Dara Mohsenian - Morgan Stanley

I assume that's not an ongoing tax rate, and what kind of range do you think your ongoing long-term tax rate is? Does that include some one-time benefits next year?

Bob Ryder

We generally don't give longer-term guidance, but we have, and it kind of sorted out a little bit last year, more this year, and we expect some of it in future years, some relatively positive outcomes with some tax jurisdictions we have around the world. So we're seeing that flow through a lower effective tax rate, and you also see some lower cash tax payments as well, so we're very happy with our tax rates and we think that's why we can say this year will be a low rate and next year will be a low rate. But when the dust settles, and this could be a number of years out, if we're just a North American business, generally in the U.S. tax rates are higher than anywhere else in the world. So I wouldn't assume that we're going to have a 31% tax rate for like a 12-year duration, but I think we'll have some positive tax outcomes for the relative near future.

Dara Mohsenian - Morgan Stanley

And then Rob, you commented promotional levels in wine were worse than you expected. Can you give us more detail there? Is it a significant gap? And it sounds like you'll be matching that with higher than expected promotional levels on your part than you originally expected?

Rob Sands

I said that they're a little higher than perhaps we had expected. I wouldn't say that it's anything particularly outstanding. Our promotional levels have been higher throughout the year, but we've also had the benefit of that in our depletion trends and we don't expect anything outside of our communicated expectations for the remainder of the year. So we expect them to continue to remain moderately higher than they have in the past, but at this stage not beyond our expectations, and it's baked into all of our thinking and our guidance for the year, so that's where we're at.

Operator

Your next question comes from Mark Swartzberg of Stifel Nicolaus.

Mark Swartzberg – Stifel Nicolaus

A few questions, but staying here on wine, the promotional spending being a little bit higher in the quarter than expected, a little higher in the coming quarter than expected. I wonder if we could kind of step back a little bit here. And the game plan here circa summer of 2009, I guess, was to do things that are going to allow you to improve share and we're yet to see that happening. And the spending is going to be greater than what you had anticipated. So sometimes these things take longer than anticipated, but can you just kind of give us a state of the union in terms of what you think from a one-year, two-year, three-year timeframe from here. Do you think there's going to be the things that are going to allow you to actually deliver on that hope of indeed being a share taker without dollars being the only driver of that?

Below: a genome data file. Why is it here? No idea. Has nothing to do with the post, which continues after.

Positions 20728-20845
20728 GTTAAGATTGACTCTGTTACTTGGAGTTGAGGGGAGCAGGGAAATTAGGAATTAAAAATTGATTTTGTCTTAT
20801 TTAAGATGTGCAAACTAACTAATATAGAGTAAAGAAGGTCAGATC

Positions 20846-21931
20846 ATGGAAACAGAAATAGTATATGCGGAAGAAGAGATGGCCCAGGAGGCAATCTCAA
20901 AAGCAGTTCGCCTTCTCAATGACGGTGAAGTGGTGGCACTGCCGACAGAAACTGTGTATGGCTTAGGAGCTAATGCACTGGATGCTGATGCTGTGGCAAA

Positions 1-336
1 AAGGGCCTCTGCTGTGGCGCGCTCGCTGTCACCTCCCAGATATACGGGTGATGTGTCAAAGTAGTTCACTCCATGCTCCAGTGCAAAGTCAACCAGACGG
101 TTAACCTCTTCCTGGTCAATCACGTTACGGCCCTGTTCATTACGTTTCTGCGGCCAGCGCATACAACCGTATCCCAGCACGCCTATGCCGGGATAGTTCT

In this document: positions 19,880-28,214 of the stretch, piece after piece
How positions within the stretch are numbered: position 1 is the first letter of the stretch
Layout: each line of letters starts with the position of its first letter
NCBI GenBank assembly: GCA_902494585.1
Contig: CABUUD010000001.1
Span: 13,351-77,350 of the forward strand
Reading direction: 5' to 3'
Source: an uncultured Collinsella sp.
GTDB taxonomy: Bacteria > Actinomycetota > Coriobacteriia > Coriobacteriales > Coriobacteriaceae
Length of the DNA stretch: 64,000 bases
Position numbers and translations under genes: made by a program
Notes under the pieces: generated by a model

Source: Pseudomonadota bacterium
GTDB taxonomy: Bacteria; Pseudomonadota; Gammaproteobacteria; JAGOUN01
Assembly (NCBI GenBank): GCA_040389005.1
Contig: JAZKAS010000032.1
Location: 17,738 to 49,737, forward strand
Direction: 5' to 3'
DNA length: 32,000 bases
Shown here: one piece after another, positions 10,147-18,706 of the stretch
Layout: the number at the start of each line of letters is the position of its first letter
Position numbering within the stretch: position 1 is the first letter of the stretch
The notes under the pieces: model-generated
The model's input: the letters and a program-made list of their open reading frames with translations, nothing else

Rob Sands

Yeah, when you're looking at the longer range, the thing that we're trying to accomplish as I said is all about the underlying depletion growth. And we've established some pretty good trends in our underlying depletion growth as it relates to both actual percentage growth and mix, meaning that if you look at our depletion mix, in terms of dollar sales of depletions, it would be significantly ahead of our actual physical case growth. Therefore, as we move into periods next year and the year after and so on and so forth where the depletions equal shipments and we don't have this overlap and the imbalance issue, and we won't. That's going to bode very well for our underlying growth, and let me put it this way, as that starts to flow through to sales, we ought to be able to leverage that throughout the P&L to a positive net income result.

Mark Swartzberg – Stifel Nicolaus

So you feel like it's early innings - I guess I'm still struggling, but okay. Fair enough. As we look at the contract you have with these larger distributors and that 60% of volume, can you remind us what the duration on them is, how much time is left on them? And then if we think, and I realize there's confidentiality here, but if we think from their perspective in terms of early termination rights, are there share objectives that have to be achieved? Are there certain absolute rates of depletion growth? Can you talk a little bit about what rights they have it there comes a point where they're not happy with the relationship?

Rob Sands

Contracts generally run for about 5.5 years from our fiscal 2010 and [inaudible] includes fiscal 2010. So partially through '15, fiscal year '15.

Mark Swartzberg – Stifel Nicolaus

And any thoughts on early termination or performance provisions that would make it earlier?

Rob Sands

No. There's generally, related to performance, no early termination. In fact, it's the opposite, in that there are incentives and disincentives in the contracts for distributor performance, meaning if distributors overperform there's incentives for them. If they underperform there's disincentives for them. But there's not early termination so to speak.

Mark Swartzberg – Stifel Nicolaus